How to Avoid Drafting a Really Bad Arbitration Agreement: Cannabis Edition

How to Avoid Drafting a Really Bad Arbitration Agreement: Cannabis Edition
Posted on: Mon, 07/31/2023

By: Lance Tanaka, Vice President, AAA® Commercial Division

The cannabis industry has gravitated toward using arbitration to resolve its disputes. Because some jurisdictions do not recognize authority over disputes in this field, accessing justice in court for cannabis-industry parties continues to be a challenge.

Cannabis disputes are business disputes, just like any other commercial matter. Likewise, at the outset of a business transaction, as in more traditional enterprises, those dealing in the cannabis industry should include a clear dispute-resolution clause in their contracts. The agreement may be between partners in a storefront, a grower and a processor, a dispensary and a supplier, or any other business deal.

Drafting clear, unambiguous clauses contributes to the efficiency of the alternative dispute resolution (ADR) process for all business disputes, and the cannabis industry is no exception. Overly complex or ambiguous language risks delays and procedural obstacles—or even the necessity to litigate aspects of the arbitration process in court. 

Read on for what happened to parties in the management and operation of a cannabis growing, distribution, and dispensary business that had two operative agreements, each with different dispute-resolution provisions.

Clause Issue: Conflicting or Ambiguous Language

  1. The first agreement allowed the complaining party to select mediation or arbitration, whereas the second agreement implied that mediation is a condition precedent before arbitration. 
  2. Both agreements failed to specify the process for mediator selection in the event the parties reach an impasse selecting a mediator. 
  3. Agreement 1 failed to specify a dispute-resolution service or procedural rules for mediation and arbitration, conflicting with Agreement 2, which specified that the rules of the American Arbitration Association® (AAA®) would apply to resolve disputes. This created uncertainty as to whether Agreement 2 controls and overrides Agreement 1’s dispute-resolution process.  
  4. Agreement 2 specifies a venue for the mediation or arbitration; Agreement 1 is silent on this issue.
  5. Both agreements call for a “competent” arbitrator—but by whose definition of “competent?” 

Result of Conflicting or Ambiguous Language 

The claimant filed a Demand for Arbitration with the AAA, but the Respondent objected to the AAA’s authority and jurisdiction, arguing that mediation should be the first step before proceeding with arbitration. Additionally, the responding party argued that the matter is not properly before the AAA, since Agreement 1 does not require the AAA’s services or procedural rules.  As a result, the parties stipulated to hold the arbitration in abeyance, pending the court’s ruling on the AAA’s jurisdiction/authority. After more than a month, the court issued a ruling compelling arbitration before the AAA, based on the arbitration provision included in Agreement 2.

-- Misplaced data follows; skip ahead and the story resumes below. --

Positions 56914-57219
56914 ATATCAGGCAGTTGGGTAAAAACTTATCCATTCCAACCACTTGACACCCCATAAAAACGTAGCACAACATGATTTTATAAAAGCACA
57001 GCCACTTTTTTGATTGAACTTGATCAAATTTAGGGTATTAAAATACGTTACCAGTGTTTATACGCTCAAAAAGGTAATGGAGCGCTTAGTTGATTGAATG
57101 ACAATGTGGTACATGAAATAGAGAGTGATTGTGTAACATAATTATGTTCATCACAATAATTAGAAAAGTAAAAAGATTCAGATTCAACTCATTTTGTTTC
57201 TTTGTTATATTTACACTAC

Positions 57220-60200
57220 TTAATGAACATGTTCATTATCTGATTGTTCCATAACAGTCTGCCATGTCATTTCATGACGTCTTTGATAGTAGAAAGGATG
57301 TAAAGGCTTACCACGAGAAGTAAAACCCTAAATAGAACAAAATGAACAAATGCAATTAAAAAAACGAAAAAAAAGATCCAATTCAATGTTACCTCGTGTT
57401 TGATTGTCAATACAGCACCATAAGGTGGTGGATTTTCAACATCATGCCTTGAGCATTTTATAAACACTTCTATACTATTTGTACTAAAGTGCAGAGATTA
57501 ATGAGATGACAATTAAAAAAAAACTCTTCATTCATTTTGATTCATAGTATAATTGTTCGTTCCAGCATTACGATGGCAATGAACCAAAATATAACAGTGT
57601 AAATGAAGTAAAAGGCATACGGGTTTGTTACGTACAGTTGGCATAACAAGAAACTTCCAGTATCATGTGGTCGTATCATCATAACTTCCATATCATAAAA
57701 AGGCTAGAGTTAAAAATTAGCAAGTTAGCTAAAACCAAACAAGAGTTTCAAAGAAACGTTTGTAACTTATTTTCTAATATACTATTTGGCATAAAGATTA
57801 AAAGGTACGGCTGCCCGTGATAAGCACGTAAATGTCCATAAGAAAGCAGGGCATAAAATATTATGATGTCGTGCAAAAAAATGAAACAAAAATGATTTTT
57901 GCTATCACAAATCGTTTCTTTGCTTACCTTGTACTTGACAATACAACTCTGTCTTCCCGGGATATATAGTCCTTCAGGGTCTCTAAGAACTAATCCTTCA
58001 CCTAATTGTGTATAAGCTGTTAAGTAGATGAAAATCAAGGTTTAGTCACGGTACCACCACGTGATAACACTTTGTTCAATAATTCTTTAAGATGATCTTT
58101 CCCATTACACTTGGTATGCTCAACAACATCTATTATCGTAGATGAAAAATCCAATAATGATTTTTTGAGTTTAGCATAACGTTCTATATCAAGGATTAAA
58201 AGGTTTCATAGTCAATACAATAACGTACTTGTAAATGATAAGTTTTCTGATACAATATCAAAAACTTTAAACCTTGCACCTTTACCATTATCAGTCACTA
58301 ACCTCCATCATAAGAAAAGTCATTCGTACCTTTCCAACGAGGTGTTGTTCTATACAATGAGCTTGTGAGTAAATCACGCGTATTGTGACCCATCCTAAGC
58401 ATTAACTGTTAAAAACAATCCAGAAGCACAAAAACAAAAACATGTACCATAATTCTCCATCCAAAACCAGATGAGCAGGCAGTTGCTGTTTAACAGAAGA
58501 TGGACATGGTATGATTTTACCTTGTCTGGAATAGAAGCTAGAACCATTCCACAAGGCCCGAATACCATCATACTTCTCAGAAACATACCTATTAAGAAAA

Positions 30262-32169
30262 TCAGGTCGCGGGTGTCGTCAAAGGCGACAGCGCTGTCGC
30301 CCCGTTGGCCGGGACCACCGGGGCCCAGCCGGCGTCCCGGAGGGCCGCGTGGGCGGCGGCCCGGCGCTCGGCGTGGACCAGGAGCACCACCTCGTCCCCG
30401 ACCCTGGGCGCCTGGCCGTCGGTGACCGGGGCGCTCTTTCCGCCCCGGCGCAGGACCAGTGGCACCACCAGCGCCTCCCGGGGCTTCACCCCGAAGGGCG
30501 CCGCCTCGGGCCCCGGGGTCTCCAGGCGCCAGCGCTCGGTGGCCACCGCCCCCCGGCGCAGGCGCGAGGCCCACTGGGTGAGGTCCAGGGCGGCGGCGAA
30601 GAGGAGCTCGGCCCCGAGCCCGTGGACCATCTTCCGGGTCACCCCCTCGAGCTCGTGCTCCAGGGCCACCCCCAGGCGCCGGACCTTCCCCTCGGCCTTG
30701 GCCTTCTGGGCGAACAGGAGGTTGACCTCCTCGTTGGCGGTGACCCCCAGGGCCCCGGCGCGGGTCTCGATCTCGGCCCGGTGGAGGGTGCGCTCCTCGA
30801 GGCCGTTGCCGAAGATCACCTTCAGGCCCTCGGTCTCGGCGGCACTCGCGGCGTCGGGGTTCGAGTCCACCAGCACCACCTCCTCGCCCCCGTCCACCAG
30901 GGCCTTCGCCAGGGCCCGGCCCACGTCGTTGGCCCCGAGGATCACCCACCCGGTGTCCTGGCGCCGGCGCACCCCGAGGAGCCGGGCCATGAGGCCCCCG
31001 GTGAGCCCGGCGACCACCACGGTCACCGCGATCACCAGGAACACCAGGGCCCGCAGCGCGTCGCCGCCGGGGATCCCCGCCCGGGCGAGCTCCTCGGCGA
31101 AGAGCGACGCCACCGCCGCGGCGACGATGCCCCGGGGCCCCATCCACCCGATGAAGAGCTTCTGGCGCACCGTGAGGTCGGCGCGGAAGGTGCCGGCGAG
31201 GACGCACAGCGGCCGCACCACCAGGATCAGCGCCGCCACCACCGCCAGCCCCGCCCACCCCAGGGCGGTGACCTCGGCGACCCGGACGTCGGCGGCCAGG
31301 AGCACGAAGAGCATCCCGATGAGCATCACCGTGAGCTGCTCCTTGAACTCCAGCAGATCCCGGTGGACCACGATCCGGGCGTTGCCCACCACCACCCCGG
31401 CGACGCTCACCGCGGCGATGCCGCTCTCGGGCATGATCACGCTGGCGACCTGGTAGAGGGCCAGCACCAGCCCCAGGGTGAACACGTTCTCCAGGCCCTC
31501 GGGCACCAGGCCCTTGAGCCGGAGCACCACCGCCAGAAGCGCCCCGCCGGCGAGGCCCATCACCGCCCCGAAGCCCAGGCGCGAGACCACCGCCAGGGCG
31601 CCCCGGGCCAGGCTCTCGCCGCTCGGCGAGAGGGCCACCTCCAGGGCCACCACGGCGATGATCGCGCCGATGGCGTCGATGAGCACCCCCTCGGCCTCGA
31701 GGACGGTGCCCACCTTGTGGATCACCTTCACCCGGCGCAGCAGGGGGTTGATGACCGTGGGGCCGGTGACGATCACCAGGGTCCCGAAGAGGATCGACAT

After recommencing the arbitration, another dispute arose—this time, over what constituted a “competent” arbitrator. Because the clause did not specify any arbitrator preferences—such as minimum qualifications, background, or experience--the arbitrator selection process caused additional delay. The AAA afforded each of the parties an opportunity to provide a description of relevant background and desired experience for the potential arbitrator candidates. The AAA provided the parties with a list of potential candidates based on the parties’ input and the nature of the dispute. 

Time and Cost Impact

Due to the conflicting language contained in both Agreements, the jurisdictional challenge and arbitrator-qualifications issues required over three months to resolve before the arbitrator was appointed—twice as long as usual.

How to Avoid This 

  • Implement identical dispute-resolution clauses if more than one agreement governs the parties’ relationship or incorporate a single controlling clause by reference or amendment among the contracts.
  • Provide an administrative framework for the resolution of issues by specifying an administering organization and/or set of rules to govern arbitration proceedings.
  • Balance the avoidance of vague descriptions of arbitrator qualifications with over-specificity where the pool of potential arbitrators meeting the parties’ description may become too limited or even fails to exist. 

For an in-depth analysis of additional faulty arbitration clauses in actual cannabis industry contracts, see the white paper Cannabis Disputes Are Business Disputes: A Clause Primer for the Cannabis Industry.


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